The judgment in Khoza v MEC for Health and Social Development, Gauteng re-emphasises the utmost importance of maintaining and preserving all hospital and medical records in the original state.
This was a cerebral palsy claim for brain damage sustained during a birth at a provincial hospital. The CTG records had gone missing without any explanation. That left the hospital with the alleged noting of the CTG data on the labour partogram and oral evidence of the alleged content as the only evidence of foetal distress.
The CTG records were the original and foundational documentary evidence and the subsequent noting of the CTG data on the labour partogram and any oral evidence of its contents was hearsay evidence.
In that context, where there is no explanation for the disappearance of the CTG recordings and a high risk of unreliability, because the partogram had been tampered with and significantly altered, both the partogram and the nursing sister’s oral evidence as to what the CTG in fact recorded was inadmissible hearsay.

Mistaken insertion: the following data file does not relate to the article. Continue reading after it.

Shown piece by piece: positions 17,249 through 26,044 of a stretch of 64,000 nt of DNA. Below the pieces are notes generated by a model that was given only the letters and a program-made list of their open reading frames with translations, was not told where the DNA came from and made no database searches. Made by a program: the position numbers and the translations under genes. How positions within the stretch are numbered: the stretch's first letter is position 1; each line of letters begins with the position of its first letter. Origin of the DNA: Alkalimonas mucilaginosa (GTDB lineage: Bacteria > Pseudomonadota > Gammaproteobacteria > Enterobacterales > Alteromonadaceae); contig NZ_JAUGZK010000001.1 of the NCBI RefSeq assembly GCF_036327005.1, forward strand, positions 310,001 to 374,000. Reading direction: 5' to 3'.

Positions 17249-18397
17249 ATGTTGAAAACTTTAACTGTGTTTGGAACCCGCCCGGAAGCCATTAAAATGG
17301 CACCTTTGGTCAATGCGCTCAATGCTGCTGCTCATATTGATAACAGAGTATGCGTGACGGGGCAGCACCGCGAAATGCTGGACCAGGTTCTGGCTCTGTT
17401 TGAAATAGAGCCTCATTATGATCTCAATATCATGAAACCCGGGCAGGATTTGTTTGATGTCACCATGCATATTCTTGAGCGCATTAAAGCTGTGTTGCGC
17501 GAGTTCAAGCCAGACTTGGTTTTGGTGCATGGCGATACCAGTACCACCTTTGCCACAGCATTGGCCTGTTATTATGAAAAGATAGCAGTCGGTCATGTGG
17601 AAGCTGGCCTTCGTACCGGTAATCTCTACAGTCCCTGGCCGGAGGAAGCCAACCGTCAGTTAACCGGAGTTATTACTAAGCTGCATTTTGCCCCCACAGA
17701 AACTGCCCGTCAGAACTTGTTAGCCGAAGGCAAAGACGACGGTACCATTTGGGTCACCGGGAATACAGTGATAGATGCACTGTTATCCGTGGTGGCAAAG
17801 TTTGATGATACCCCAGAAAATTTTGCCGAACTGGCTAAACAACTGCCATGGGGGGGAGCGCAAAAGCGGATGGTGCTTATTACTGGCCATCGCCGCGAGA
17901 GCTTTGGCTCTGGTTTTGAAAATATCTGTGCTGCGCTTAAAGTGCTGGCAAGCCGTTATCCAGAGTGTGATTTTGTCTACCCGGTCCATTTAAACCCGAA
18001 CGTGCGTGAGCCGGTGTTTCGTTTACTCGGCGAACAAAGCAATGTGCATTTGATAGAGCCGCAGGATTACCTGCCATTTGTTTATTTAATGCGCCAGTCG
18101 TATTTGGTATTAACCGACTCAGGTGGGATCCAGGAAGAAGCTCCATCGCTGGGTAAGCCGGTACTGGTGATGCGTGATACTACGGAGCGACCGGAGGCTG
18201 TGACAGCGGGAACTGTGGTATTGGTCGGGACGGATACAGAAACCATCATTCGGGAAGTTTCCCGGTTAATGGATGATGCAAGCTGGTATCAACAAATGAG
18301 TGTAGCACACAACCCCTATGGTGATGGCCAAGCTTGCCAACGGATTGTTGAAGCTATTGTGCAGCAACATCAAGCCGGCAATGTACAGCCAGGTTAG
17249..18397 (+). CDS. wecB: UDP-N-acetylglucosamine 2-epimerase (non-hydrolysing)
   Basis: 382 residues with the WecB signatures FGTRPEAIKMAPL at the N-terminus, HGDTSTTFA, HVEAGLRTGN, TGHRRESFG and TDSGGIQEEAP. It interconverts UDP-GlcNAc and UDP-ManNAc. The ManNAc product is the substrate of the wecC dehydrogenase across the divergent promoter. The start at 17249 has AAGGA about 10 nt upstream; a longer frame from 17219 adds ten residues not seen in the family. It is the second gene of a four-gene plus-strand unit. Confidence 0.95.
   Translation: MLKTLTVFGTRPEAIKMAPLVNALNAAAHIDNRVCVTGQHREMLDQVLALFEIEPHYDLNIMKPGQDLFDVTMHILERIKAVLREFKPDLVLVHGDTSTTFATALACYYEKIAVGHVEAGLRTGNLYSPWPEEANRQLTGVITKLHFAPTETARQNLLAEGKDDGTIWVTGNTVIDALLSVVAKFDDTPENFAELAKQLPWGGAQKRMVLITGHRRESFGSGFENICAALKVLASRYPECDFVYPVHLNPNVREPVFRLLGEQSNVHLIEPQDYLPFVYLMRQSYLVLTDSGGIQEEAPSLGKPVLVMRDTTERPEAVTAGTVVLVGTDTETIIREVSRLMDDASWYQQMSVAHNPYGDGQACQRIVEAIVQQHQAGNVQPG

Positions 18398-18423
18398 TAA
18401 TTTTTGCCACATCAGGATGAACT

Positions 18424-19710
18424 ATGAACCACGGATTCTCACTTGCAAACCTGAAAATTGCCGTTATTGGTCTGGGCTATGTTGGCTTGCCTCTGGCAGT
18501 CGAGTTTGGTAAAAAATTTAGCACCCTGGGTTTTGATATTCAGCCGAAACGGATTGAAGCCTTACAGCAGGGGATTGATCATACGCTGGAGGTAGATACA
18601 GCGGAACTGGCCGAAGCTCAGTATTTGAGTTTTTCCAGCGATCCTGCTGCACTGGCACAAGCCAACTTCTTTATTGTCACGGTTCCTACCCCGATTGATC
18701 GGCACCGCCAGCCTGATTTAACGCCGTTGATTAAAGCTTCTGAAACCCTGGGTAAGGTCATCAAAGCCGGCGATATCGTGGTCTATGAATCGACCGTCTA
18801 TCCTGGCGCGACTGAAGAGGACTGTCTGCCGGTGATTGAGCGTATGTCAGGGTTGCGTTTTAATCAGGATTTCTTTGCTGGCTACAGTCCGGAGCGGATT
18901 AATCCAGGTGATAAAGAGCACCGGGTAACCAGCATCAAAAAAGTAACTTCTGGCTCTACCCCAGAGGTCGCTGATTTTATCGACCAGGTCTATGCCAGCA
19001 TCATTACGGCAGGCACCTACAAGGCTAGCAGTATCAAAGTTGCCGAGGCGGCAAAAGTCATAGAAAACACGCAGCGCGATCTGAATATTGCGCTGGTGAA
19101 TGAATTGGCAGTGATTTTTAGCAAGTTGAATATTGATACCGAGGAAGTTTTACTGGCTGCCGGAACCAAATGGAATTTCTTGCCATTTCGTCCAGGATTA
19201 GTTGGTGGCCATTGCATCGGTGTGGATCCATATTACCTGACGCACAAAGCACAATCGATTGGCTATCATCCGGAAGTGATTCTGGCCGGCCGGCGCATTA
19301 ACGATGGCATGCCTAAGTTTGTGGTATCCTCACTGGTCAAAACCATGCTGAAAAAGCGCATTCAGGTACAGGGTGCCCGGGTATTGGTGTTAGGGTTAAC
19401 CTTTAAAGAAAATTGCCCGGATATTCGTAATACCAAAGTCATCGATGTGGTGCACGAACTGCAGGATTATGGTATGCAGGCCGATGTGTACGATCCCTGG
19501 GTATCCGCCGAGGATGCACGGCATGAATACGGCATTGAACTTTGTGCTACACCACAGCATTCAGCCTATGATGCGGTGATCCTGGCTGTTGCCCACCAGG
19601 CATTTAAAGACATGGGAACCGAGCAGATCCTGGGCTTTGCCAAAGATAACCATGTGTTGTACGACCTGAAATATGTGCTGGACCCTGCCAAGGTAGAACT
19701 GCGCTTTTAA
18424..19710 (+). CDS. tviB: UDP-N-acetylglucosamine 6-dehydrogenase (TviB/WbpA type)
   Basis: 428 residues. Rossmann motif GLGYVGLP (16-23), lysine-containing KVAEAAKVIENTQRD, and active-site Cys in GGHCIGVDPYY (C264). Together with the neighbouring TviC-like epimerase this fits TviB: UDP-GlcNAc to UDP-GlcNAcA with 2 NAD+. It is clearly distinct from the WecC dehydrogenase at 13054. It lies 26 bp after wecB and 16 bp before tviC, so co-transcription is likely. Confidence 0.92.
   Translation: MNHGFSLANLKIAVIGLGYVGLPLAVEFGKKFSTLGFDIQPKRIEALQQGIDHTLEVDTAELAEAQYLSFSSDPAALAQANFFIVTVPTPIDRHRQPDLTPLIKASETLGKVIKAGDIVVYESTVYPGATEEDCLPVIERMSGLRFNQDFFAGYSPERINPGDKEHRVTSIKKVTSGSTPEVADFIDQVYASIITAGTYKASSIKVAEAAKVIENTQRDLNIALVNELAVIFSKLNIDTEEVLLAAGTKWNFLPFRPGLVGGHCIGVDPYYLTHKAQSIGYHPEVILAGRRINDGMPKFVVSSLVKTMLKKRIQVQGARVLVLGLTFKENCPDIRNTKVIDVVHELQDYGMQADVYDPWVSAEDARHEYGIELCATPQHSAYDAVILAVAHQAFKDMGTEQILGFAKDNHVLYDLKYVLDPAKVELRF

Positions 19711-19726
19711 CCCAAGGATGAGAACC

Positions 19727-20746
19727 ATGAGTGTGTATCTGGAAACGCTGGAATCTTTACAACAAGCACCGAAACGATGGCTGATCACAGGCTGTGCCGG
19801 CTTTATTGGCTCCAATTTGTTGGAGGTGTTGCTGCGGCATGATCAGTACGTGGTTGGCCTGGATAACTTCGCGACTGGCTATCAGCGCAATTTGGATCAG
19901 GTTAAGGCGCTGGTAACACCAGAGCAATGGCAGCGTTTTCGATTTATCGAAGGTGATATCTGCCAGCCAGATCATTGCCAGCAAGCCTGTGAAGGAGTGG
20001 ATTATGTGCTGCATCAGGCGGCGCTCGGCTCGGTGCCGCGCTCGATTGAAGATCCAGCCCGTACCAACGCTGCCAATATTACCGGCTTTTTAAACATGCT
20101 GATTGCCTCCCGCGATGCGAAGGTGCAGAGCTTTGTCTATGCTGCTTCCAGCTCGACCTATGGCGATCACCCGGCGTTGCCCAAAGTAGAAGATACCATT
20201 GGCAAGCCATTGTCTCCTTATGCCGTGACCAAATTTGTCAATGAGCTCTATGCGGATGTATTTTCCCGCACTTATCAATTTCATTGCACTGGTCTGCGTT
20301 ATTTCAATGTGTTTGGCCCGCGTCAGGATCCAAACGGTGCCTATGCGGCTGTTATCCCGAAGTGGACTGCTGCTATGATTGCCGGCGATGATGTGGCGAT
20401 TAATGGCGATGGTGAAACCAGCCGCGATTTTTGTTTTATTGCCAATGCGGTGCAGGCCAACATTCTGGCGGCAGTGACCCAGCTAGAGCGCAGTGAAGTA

The court emphasised the positive obligations in terms of sections 13 and 17 of the National Health Act to ensure both the maintenance and safe storage of hospital records and that adequate access controls are put in place. Where they are not, the person in charge of the health establishment in possession of the patient’s records commits an offence.
There are a number of other judgments that have dealt with the consequences of failure to keep and maintain hospital records and the adverse inference which may be drawn from that failure.
The importance of keeping records is not limited to medical records. If there is a potential or actual claim, documentary evidence must be preserved to avoid an adverse inference of fault being drawn.
Norton Rose Fulbright offers a workshop that deals with the consequences of these judgments and is available free of charge to clients.